It's a pretty interesting system. The syllabi are directed to our learning objectives and tailored specifically to our curriculum. It's very useful to have this concordance between our lectures and our reading. However, I also think there are problems with this system. Since they are not textbooks, the syllabi have a higher frequency of mistakes in them. They aren't as useful as textbooks as a reference. But all things considered, I think it's a good system to use these tailored syllabi primarily and textbooks supplementary.
Saturday, January 06, 2007
"Not Waving, But Drowning"
Nobody heard him, the dead man,
But still he lay moaning:
I was much further out than you thought
And not waving, but drowning.
Poor chap, he always loved larking
And now he's dead
It must have been too cold for him his heart gave way,
Oh, no no no, it was too cold always
(Still the dead one lay moaning)
I was much too far out all my life
And not waving but drowning.
Friday, January 05, 2007
One of the electives offered this quarter is called "The Healer's Art" and was developed by Rachel Remen, a doctor for 45 years, a teacher for almost as long, and a patient for longer. She is also the author of this bestseller, which I have not yet read. On Wednesday, she gave a lecture entitled "Being Good Medicine: Realizing your personal power to make a difference."
It was an excellent, moving, and inspirational lecture. She told many heartfelt stories of the art of medicine - using one's humanistic side to heal a patient that science cannot cure. She emphasized the idea that doctors can contribute to a person's health even if their disease is incurable. Physicians need to approach patients as people not as diseases, a simple idea that often gets obscured during medical training when students get very excited about seeing rare illnesses. She shared some personal stories of how members of the health care team contributed more to her well-being by talking to her as a human being than by procedures or drugs.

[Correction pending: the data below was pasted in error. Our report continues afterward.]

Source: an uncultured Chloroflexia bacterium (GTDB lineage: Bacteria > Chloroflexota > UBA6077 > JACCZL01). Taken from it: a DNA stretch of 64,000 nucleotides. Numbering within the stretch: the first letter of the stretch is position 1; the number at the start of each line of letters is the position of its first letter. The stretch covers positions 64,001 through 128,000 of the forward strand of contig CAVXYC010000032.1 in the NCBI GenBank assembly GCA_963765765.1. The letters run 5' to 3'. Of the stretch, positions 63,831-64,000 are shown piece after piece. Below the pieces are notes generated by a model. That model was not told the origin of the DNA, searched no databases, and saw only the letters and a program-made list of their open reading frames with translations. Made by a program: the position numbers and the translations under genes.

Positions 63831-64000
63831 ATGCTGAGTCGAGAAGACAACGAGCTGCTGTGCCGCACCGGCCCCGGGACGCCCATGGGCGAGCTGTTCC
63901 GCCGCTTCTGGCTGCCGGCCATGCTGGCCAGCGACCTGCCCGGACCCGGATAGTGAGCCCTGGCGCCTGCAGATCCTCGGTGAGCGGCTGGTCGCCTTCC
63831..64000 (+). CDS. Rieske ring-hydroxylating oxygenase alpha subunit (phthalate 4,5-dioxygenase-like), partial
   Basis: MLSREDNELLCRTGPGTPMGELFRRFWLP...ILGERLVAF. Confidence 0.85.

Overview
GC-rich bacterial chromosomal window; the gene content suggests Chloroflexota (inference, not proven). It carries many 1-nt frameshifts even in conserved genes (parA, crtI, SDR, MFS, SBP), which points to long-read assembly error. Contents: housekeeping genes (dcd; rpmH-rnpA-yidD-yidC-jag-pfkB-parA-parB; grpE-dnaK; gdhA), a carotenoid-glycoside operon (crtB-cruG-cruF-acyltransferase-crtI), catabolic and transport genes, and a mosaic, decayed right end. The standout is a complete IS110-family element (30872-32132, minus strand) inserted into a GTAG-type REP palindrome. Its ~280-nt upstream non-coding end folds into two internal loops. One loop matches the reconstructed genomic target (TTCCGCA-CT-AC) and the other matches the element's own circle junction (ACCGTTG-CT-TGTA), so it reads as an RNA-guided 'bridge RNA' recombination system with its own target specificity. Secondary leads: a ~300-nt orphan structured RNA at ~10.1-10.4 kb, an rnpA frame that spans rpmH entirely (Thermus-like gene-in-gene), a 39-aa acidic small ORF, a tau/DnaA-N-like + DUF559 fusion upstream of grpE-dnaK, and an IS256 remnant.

Her talk really convinced me that the humanistic side of medicine is just as important as the scientific side. You have to use all your resources to heal a patient, not just treat or cure him. Many of us have fundamental skills that we gained before medical school that will help us in helping patients.
For an added plus, she mentioned the Greek God of Medicine Asclepius, for which this site is named. That was impressive.
I don't think, though, I will take the elective because it doesn't fit perfectly into my schedule. It seems like an excellent elective for thinking about many of these issues - "honoring loss," "the care of the soul," "discovering and nurturing your wholeness." Indeed, this is a course mirrored in many different medical schools, and it has been successful for many years. Though I probably won't take it this year, I am welcome to any discussion or interest on any of these related topics.
Wednesday, January 03, 2007
I think I've learned about hemoglobin in at least half a dozen classes. All bio classes (and even some chemistry ones) seem to find some way to sneak it in. They even had a crystal structure in today's lecture. Ah, well. At least it was a lot more clinical than hemoglobin discussions usually are.
Monday, January 01, 2007
The primary goal of these writings is and has always been to keep a record of my first year of medical school so that when I am old and gray, I will have something to read. I want a somewhat well-written, formal (or at least punctuated and capitalized), regular blog. I think I am somewhat accomplishing those two objectives. I'll try not to let my frequency lag as things get busier and motivation starts dropping.
Beyond that, however, I hope to maintain an entertaining account of events in my life. I try to keep posts at a readable length. I suppose one New Year's resolution will be to add images to the blog. Believe it or not, I began using blogger about six years ago and have maintained this old school text-only format. Times change, however, so I'll begin throwing pictures around.
To anyone who wandered randomly onto this blog, it's a peek into the mind and life of a constantly befuddled, constantly learning first year medical student.